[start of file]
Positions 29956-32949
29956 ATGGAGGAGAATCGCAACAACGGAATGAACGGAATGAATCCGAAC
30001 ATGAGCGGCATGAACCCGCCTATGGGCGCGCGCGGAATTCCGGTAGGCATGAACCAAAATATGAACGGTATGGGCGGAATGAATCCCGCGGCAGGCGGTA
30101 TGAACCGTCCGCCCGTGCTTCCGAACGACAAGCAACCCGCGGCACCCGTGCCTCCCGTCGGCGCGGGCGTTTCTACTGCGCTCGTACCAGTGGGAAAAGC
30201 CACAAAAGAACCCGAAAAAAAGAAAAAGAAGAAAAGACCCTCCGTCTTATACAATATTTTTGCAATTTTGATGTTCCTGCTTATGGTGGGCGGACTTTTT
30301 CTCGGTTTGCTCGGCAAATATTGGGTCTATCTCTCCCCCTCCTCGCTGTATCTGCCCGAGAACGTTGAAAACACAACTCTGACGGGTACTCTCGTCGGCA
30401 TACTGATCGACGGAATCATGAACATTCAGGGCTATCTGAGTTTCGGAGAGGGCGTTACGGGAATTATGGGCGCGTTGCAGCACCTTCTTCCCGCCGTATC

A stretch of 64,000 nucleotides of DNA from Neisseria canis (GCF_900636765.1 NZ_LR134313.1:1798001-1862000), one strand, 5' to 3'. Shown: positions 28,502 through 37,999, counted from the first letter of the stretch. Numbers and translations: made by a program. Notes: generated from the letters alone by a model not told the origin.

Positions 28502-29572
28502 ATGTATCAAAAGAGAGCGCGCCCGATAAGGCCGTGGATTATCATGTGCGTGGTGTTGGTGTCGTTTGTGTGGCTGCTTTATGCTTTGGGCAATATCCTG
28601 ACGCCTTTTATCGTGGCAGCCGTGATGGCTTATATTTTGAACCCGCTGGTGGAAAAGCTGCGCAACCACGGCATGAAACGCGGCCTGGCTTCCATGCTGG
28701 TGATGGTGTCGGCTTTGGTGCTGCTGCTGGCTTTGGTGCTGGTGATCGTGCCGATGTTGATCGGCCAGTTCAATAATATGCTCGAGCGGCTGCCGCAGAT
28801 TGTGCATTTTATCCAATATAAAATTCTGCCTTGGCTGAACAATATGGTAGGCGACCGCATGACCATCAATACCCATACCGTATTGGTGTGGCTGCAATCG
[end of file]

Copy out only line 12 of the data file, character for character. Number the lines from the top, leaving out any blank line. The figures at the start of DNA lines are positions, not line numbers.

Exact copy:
28701 TGATGGTGTCGGCTTTGGTGCTGCTGCTGGCTTTGGTGCTGGTGATCGTGCCGATGTTGATCGGCCAGTTCAATAATATGCTCGAGCGGCTGCCGCAGAT